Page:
Your Dog's Dental Hygiene
Okay, so you can’t teach your dog the trick of flossing and brushing their own teeth. However, there are still multiple ways you can keep your dog’s dental health pristine and prevent diseases.
Surprisingly, many, if not most dog owners, do not realize the importance of their dog’s oral health. By the time dog owners realize their dog has afflicted teeth after a visit to the vet, it’s too late. The dog has already been suffering from gums that are sore and infected, or loose and rooting teeth. Often dogs need to be given anesthesia to remove plaque and tartar buildup.
Although preventing diseases before they occur is the most beneficial way to approach your dog’s health (similar to humans!), it’s never too late to improve your dog’s dental health. It’s also not too early to get your dog started on good habits and behaviors when it comes to maintaining healthy teeth.
Maintaining Good Dog Dental Health
The first thing to do is to sniff your dog’s breath. Sure, it might not smell great, but if it is particularly bad, your dog’s breath could be an indicator of dental or gum disease. Poor breath could also be an indicator of a larger issue, such as respiratory problems. A foul odor combined with vomiting or a lack of appetite could point towards a problem with your dog’s liver. A “fruity”, or sweet smelling breath, and frequent urinating could be a sign of diabetes. If any of these apply, it’s best to visit the vet to check.
Once a week, it is recommended that you check your dog’s teeth by lifting his lips and examining his gums. They should be pink rather than white or red. Also, they should not be swelling. The dog’s teeth should be clean looking, without brown-colored tartar.
Dog Teeth Brushing
Just as we brush our teeth, dogs benefit from tooth brushing too. You should purchase a toothbrush that is made specially for canines. You should also purchase toothpaste for canines, or mix baking soda and water to make a paste. You should not use human toothpaste, since fluoride can interfere with enamel formation for younger dogs, and can lead to upset stomachs.
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To begin brushing your dog’s teeth, get your dog comfortable with touching her mouth. Start with small steps by massaging your dog’s lips gently for around thirty seconds, one to two times a day for a few weeks. When she is comfortable with this, move towards touching her teeth and gums.
Next, put some toothpaste for canines on your dog’s lips to get your pet accustomed to the feel and taste. After she is accustomed to this, begin using a toothbrush for canines to gently massage your dog’s teeth.
Apply toothpaste to the toothbrush and hold your brush at a 45 degree angle to the teeth. Begin by working in small, circular motions on your dog’s teeth. If needed, lift his lips and focus on one area at a time. The area most susceptible to tartar is the side touching the cheek. A good way to remove the tartar is by downwardly stroking these areas. If you dog starts to get fidgety or irritated during the process, you should stop. Try again another time. It is a good idea to comfort your dog with soothing words. A treat after process will help your dog to enjoy the process since he will associate the tooth brushing with a treat. Soon, your pet will be looking forward to getting a dental cleaning. You should aim to brush your dog’s teeth at least twice a week.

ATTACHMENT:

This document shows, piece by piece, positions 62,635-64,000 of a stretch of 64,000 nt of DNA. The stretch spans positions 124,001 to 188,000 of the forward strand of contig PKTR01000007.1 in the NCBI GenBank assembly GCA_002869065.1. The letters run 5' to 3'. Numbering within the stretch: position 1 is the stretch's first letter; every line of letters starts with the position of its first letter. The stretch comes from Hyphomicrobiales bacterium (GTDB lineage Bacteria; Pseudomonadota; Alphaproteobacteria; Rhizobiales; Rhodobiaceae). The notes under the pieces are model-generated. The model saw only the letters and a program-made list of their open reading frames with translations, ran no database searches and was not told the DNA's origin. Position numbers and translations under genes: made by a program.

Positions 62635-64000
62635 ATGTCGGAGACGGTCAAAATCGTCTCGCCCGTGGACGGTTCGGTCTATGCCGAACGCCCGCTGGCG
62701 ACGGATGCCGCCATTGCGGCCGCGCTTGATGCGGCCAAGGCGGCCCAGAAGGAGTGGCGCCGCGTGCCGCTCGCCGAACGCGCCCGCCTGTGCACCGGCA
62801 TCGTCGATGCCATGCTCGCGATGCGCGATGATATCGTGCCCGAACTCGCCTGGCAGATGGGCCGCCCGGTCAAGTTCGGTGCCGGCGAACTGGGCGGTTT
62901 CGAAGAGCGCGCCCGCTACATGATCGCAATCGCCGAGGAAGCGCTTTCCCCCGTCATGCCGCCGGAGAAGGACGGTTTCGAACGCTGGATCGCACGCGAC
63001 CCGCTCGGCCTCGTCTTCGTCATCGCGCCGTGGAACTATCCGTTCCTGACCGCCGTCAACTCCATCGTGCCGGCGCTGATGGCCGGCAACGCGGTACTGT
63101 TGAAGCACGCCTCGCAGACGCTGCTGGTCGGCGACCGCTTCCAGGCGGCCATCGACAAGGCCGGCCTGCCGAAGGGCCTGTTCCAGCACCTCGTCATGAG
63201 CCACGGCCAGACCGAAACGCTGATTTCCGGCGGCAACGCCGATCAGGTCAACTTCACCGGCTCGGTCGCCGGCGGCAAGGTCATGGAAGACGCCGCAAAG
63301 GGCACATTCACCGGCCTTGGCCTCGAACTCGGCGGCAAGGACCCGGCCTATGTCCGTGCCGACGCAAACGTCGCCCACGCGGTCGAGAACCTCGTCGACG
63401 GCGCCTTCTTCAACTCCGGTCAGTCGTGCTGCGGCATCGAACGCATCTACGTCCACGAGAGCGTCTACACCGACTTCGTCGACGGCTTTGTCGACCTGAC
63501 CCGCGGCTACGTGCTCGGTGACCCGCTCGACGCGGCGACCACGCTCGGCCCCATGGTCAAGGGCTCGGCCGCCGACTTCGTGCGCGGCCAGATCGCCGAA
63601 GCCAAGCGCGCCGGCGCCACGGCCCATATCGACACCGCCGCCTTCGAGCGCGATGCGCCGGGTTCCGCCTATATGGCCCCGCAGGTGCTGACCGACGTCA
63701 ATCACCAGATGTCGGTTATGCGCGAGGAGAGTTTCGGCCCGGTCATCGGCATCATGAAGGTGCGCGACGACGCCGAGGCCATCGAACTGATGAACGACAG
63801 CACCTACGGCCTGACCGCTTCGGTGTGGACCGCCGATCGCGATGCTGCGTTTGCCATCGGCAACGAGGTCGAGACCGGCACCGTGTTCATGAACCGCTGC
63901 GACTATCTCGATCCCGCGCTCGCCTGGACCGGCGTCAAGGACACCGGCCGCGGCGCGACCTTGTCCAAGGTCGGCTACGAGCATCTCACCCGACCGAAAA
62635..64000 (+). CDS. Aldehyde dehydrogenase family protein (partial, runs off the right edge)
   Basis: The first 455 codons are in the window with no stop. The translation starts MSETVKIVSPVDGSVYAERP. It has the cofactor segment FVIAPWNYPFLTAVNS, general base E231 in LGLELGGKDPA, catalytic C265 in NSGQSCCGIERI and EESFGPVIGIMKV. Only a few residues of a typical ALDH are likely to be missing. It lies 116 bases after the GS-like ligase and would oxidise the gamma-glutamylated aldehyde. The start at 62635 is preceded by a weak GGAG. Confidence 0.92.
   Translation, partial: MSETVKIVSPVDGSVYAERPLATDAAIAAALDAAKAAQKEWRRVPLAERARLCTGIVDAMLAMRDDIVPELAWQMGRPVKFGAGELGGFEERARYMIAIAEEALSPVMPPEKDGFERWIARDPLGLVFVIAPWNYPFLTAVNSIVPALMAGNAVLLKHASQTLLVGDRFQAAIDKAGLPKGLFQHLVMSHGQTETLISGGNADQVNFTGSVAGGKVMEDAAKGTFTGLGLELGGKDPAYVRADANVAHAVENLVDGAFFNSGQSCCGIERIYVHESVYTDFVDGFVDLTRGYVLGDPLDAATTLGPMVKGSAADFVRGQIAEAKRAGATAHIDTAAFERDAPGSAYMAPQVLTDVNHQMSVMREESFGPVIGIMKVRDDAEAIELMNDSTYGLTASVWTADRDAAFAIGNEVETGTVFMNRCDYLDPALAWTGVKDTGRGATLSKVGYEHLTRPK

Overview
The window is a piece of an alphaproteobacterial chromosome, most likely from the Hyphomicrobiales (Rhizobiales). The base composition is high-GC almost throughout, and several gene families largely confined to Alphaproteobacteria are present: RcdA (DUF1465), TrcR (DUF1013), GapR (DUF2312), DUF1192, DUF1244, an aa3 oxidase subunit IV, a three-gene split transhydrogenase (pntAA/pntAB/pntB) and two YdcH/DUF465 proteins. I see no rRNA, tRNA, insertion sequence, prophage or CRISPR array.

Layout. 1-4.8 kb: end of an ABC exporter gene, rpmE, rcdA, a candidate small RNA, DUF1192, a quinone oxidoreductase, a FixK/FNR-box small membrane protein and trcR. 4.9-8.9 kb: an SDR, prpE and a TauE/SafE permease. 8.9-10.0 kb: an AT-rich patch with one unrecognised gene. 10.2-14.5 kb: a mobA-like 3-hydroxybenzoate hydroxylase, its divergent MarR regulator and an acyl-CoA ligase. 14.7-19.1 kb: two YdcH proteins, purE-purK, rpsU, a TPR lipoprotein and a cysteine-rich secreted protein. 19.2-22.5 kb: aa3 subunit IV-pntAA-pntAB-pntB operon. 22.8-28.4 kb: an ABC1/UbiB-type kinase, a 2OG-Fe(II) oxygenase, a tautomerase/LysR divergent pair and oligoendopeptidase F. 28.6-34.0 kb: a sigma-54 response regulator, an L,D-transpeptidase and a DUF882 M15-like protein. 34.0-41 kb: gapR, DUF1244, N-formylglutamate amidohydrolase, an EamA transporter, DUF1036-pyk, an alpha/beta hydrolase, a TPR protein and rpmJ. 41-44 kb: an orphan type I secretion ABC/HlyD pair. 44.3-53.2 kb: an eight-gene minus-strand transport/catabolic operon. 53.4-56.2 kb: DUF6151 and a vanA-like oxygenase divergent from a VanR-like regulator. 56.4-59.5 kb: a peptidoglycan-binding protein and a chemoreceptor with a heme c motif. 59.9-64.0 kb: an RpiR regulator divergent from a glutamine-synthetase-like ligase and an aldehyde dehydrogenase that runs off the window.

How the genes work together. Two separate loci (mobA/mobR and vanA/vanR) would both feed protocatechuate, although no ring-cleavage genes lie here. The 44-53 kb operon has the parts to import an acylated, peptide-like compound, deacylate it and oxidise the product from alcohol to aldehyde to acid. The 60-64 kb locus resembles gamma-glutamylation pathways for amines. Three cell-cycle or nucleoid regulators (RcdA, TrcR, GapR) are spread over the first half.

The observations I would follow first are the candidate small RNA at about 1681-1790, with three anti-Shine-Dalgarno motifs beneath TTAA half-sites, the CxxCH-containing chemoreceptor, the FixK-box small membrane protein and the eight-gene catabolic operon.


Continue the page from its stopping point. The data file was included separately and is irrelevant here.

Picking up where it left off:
The best time to brush your dog’s teeth is after he’s had some exercise. He is more likely to sit still and not fidget around.
Chewing to Maintain Good Dental Hygiene
Provide your dog with chew toys to clean his teeth in the chewing process. Chew toys also keep his teeth strong and massage his gums. Make sure the dogs are toxin-free and safe for dogs, without small, breakable parts. For instance, some bones are brittle and can be dangerous for canines if they break off with chewing. The chew toys shouldn’t be too hard, though. An object that is too hard for your canine’s teeth can make his teeth break. Test the toy with your nail by pressing it with a fingernail. There should be a dent in the toy. If not, the toy is too hard.
It is better to give your dog dry food rather than soft food. Dry food will not stick as easily onto your dog’s teeth compared to soft food. Sticky food can contribute to tooth decay. However, if your dog prefers soft, canned food over dry food, there’s no need to take away her favorites completely. Simply alternate between soft and dry food, or mix both together, to give your dog a tasty treat that makes teeth strong. Of course, if you are introducing your dog to new foods or toys, it is best to have a chat with your vet to make sure that your dog is ready to take the next step.
There are treats for dogs that encourage chewing and are purposely designed to clean off tartar and plaque buildup. A particularly good brand is Dentastix by Pedigree. They’re an affordable alternative to other edible options and quite popular amongst many dogs. Highly recommended!
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The Importance of Dog Dental Cleaning
Small efforts each week to take care of your dog’s teeth will go a long way in preventing dental diseases and maintaining strong, healthy teeth. Good dental care saves money and heartache in the long run for both you and your dog. Vets cite the importance of dental care for a dog’s prolonged life.
Here’s a final quote that will have you thinking about the seriousness of oral hygiene for your pet from Dr. Bellows, Specialist in Veterinary Dentistry: “When a client asks me how long their puppy will live, I usually respond 15-17 years if you brush their teeth daily…11-13 years if you don’t.”